Albury Council is almost certain to provide some rate relief for residents battling job losses and other associated fallout from the coronavirus crisis.
But two councillors, Henk van de Ven and Darren Cameron, are publicly supporting a rate-freeze on residential and business rates and another, Murray King, is philosophically supportive, but says the move will come at a cost of some council services
"I would be in favour of some sort of rate freeze, but what that looks like is up to councillors to have some conversations about," he said.
"Whether it happens this financial year or next I don't really care."
The number of COVID-19 cases in Albury has grown to six since last Sunday with one person in hospital.
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Cr Cameron said he was personally supportive of a three-month rate freeze.
"I've had discussion with other councillors about this," he said.
"It will be a financial hit for council, but we have the reserves to make it work.
"It is the simplest and fairest way to help our ratepayers."
Albury chief executive Frank Zaknich confirmed council was prepared to look at options to ease hardship on residents.
"Council acknowledges that the circumstances we're in are changing rapidly and is very much open to considering other assistance and activation opportunities in support of state and federal initiatives already announced," he said.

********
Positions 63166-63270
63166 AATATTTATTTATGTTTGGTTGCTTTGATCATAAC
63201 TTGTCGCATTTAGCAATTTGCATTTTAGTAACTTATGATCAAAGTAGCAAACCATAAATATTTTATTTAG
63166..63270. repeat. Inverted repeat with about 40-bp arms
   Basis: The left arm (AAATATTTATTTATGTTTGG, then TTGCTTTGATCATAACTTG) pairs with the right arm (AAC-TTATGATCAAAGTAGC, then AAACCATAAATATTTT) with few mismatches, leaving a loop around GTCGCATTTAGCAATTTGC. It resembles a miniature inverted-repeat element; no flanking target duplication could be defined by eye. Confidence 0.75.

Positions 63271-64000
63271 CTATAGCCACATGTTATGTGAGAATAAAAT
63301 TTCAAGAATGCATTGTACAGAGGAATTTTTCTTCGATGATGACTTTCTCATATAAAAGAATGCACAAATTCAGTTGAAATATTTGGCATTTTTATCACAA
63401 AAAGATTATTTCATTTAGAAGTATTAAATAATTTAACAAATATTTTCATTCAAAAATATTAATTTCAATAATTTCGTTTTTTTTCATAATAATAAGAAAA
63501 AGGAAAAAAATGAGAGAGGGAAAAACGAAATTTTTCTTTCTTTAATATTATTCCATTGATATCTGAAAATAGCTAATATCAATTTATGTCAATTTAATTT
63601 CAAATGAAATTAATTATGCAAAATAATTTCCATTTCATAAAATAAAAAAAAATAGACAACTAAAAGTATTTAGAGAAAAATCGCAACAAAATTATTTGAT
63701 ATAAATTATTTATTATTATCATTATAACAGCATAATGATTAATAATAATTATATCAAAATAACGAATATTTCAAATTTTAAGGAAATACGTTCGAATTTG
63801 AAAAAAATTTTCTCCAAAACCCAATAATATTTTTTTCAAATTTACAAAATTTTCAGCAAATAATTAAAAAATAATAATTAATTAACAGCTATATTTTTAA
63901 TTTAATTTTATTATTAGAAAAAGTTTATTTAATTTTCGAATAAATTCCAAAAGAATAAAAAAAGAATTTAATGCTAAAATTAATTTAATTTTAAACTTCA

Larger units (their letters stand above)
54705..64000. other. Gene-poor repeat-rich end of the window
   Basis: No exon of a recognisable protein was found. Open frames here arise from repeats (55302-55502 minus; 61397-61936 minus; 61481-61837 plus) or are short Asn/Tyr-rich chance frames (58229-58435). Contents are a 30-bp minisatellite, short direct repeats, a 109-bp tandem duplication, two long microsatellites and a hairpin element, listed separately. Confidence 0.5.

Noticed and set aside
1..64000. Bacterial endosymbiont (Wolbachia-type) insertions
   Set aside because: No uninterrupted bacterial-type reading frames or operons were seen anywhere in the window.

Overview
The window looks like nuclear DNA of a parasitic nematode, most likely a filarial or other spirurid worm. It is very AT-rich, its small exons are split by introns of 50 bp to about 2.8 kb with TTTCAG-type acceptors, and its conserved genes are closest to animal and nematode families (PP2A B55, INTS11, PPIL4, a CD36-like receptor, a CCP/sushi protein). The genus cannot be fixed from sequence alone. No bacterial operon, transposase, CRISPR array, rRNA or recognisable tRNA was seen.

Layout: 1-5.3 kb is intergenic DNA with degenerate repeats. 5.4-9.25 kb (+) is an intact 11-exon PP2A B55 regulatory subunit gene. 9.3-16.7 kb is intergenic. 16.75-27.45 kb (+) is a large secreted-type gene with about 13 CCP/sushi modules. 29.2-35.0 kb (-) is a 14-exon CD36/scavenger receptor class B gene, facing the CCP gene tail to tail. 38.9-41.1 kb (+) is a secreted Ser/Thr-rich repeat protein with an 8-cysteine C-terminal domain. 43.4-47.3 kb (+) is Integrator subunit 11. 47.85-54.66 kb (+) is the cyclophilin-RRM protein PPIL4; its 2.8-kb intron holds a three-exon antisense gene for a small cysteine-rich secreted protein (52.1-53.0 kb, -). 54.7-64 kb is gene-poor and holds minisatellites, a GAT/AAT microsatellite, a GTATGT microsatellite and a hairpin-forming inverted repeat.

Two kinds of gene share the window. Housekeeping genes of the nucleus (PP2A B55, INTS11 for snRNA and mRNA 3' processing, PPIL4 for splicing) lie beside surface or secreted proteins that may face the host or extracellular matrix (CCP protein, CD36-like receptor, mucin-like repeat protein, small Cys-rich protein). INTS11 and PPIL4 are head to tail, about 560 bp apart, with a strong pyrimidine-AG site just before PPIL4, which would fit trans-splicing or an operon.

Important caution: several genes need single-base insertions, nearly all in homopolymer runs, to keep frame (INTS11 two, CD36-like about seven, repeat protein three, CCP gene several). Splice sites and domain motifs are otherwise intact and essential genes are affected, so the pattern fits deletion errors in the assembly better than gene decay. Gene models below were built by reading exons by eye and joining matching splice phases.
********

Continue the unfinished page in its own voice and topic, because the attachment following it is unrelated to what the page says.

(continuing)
"Our economic development team has been liaising with businesses to share resources and support services provided by governments, including details of the stimulus packages offered by the NSW and federal governments, and we'll continue to provide support to all affected as the situation develops.
"Over coming weeks we'll work with our councillors, businesses and the wider community to help to minimise the impact of the crisis as best we can and seek to identify measured and sustainable initiatives."
Cr King said his rate-relief backing was cautionary.
"I'm supportive of a rate freeze, but be mindful there will some sort of ramification from it down the track," he said.
"We have to deal with the situation as it presents itself right now, but be aware there might be service cuts."
Former Wodonga Council staffer turned whistle-blower Charlie Mitchell said Wodonga residents were also overdue for some support from its council.
"Wodonga Council deceived ratepayers for 10 years over $20 million," he said.
"Wodonga's mayor and senior management never fully apologised to their community for the under-handed rate gouging.
"It's time council used its financial reserves, tighten its belt and return $1000 per ratepayer."
Wodonga chief executive Mark Dixon said his council was continuing to work through all potential options and consulting with state and federal government about how it can jointly support businesses and the community.
"We want to ensure any support is targeted towards those in greatest need and we need to understand state and federal actions in order to see and cover any gaps," he said.
Meanwhile, Albury and Wodonga councils have shut outdoor play spaces across the two cities in the last 24 hours in the ongoing fight against coronavirus.
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